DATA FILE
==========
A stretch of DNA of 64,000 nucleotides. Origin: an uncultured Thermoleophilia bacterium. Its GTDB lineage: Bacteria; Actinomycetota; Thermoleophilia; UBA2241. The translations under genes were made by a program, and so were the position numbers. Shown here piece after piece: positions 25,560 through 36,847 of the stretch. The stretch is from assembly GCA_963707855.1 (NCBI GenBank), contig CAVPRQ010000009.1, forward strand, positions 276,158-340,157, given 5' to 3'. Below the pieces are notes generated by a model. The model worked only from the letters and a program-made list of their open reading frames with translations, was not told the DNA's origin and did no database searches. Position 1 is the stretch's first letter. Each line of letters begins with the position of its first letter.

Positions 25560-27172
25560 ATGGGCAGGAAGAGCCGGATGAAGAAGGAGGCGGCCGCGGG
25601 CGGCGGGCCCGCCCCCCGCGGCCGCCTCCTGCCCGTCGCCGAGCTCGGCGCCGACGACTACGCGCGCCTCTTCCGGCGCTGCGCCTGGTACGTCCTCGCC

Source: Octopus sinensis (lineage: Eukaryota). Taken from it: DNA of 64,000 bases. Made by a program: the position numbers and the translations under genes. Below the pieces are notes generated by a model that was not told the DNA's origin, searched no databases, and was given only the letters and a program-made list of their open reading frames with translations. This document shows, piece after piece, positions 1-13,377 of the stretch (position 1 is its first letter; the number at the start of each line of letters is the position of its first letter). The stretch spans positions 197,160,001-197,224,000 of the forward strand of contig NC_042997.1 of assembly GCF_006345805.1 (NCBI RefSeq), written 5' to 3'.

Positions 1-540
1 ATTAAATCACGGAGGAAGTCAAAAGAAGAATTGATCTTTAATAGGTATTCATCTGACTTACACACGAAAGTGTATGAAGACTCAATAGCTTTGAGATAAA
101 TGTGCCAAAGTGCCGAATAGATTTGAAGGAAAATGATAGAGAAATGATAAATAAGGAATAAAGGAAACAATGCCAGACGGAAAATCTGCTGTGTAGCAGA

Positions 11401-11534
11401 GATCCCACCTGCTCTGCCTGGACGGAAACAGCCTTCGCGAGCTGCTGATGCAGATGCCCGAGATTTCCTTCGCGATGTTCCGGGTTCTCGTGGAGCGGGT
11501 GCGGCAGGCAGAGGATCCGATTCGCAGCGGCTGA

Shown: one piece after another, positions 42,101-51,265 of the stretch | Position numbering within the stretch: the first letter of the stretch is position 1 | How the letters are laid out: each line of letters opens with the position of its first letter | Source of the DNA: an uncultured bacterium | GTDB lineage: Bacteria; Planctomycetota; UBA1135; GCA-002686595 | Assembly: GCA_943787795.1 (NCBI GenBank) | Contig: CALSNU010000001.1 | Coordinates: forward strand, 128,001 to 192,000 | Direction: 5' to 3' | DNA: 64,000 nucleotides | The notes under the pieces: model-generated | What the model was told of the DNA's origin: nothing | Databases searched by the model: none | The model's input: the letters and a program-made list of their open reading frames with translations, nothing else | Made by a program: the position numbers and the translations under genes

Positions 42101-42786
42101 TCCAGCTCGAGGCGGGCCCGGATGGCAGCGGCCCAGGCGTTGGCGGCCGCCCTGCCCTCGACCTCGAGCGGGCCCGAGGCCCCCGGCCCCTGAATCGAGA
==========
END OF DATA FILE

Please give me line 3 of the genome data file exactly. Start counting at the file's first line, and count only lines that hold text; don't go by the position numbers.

25560 ATGGGCAGGAAGAGCCGGATGAAGAAGGAGGCGGCCGCGGG